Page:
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Medicine (Baltimore). 2018 Jun;97(24):e11122. doi: 10.1097/MD.0000000000011122.

Male patients with rheumatoid arthritis have an increased risk of osteoporosis: Frequency and risk factors.

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Division of Rheumatology, Department of Internal Medicine, Pusan National University School of Medicine, Pusan National University Hospital, Busan.
Department of Microbiology and Immunology, Pusan National University School of Medicine, Yangsan.
Department of Nuclear Medicine.
Biomedical Research Institute, Pusan National University Hospital.
Division of Rheumatology, Department of Internal Medicine, Kosin University College of Medicine, Busan, South Korea.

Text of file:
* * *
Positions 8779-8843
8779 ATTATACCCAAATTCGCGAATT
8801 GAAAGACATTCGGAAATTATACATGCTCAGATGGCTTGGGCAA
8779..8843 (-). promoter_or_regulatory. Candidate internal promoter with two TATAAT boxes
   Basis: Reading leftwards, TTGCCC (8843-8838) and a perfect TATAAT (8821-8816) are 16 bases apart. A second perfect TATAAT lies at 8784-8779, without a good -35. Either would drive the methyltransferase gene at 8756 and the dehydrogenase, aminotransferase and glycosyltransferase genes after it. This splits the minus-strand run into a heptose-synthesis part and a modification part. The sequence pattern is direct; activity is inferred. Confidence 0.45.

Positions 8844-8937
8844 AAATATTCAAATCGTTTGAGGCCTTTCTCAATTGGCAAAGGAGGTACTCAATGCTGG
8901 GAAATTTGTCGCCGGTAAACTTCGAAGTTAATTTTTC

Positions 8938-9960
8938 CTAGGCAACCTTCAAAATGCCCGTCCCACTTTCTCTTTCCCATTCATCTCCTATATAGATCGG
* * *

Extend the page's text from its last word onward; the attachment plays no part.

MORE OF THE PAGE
Most previous research investigating osteoporosis in rheumatoid arthritis (RA) has focused on female patients and there is a lack of data regarding clinical characteristics of osteoporosis in male patients with RA.The aim of this study was to compare the frequency of osteoporosis between male patients with RA and healthy patients, and to identify the risk factors for osteoporosis and low bone mineral density (BMD) in male patients with RA.We conducted a retrospective, cross-sectional study including 76 South Korean male patients with RA aged over 50 years and 76 age-matched male healthy individuals. BMD was measured at the lumbar spine (L1-4) and left hip (femoral neck and total hip) using dual energy X-ray absorptiometry. Osteoporosis was defined as a T-score of ≤ -2.5 according to the World Health Organization (WHO) classification.The frequency of osteoporosis at either the spine or the hip among male patients with RA was significantly higher than that among controls (22.4% vs 10.5%, P = .049) and RA patients had a significantly lower total hip BMD than healthy individuals (0.92 ± 0.14 vs 0.96 ± 0.1 g/cm, P = .027). For male RA patients, the mean 28-joint Disease Activity Scores using erythrocyte sedimentation rate (DAS28-ESR) and body mass index (BMI) were 3.28 and 22 kg/m, respectively. In multivariable logistic regression models, BMI ≤ 22 kg/m (odds ratio = 3.43, P = .043) and DAS28-ESR > 3.2 (odds ratio = 3.85, P = .032) were independent risk factors for osteoporosis at either site in male patients with RA.Our data demonstrate that male patients with RA had a 2.1 times higher risk for osteoporosis compared with healthy individuals. This suggests that appropriate management of osteoporosis in patients with RA is crucial not only for postmenopausal women but also for men aged over 50 years, especially those with low BMI and higher disease activity.

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